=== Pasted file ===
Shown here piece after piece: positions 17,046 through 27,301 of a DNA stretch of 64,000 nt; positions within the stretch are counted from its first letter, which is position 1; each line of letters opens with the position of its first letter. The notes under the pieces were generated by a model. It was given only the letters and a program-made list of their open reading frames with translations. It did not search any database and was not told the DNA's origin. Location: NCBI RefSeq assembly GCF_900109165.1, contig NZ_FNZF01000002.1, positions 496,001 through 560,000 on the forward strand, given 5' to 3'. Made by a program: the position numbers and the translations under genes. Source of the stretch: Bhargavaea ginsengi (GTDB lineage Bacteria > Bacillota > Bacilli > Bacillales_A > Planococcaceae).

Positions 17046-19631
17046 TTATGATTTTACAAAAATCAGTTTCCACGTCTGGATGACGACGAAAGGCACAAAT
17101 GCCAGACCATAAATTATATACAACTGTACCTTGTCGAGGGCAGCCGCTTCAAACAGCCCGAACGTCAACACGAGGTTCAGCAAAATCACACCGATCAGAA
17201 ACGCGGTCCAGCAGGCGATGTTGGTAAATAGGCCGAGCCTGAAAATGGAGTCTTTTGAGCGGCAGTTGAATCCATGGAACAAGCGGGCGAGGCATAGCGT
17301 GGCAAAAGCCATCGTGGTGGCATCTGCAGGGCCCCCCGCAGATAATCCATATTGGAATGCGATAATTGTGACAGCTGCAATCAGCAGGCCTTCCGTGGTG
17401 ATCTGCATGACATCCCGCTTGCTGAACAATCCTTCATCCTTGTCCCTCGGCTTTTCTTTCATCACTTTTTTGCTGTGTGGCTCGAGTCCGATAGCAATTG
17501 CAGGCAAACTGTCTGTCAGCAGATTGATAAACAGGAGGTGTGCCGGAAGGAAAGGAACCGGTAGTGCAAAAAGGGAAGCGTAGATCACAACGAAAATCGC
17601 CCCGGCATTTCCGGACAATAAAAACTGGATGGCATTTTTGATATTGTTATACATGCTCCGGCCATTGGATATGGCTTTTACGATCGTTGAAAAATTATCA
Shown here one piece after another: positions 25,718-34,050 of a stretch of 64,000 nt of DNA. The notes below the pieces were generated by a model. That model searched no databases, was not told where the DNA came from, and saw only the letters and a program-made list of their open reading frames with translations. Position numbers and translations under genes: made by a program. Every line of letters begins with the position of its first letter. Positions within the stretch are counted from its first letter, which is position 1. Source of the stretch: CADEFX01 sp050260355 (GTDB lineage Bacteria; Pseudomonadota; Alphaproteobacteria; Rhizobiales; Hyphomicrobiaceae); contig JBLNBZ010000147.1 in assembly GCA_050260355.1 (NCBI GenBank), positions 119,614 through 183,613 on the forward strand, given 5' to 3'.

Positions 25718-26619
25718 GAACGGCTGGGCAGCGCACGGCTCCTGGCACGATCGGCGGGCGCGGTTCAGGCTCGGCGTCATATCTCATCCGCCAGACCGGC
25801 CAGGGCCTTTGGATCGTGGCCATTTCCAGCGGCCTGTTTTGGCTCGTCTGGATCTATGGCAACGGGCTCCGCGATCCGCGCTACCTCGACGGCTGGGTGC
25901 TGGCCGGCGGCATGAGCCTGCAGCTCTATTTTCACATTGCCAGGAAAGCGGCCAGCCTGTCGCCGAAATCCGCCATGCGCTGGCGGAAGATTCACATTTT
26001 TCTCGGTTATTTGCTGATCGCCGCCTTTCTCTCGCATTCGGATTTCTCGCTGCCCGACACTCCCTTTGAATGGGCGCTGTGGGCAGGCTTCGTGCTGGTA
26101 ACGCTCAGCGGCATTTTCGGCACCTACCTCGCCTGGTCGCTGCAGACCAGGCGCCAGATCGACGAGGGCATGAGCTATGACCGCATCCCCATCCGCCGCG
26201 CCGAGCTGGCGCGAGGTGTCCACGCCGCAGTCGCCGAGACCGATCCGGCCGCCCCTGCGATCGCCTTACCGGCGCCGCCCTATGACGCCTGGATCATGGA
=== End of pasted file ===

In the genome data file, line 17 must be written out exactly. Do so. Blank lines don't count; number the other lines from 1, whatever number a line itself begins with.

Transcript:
26201 CCGAGCTGGCGCGAGGTGTCCACGCCGCAGTCGCCGAGACCGATCCGGCCGCCCCTGCGATCGCCTTACCGGCGCCGCCCTATGACGCCTGGATCATGGA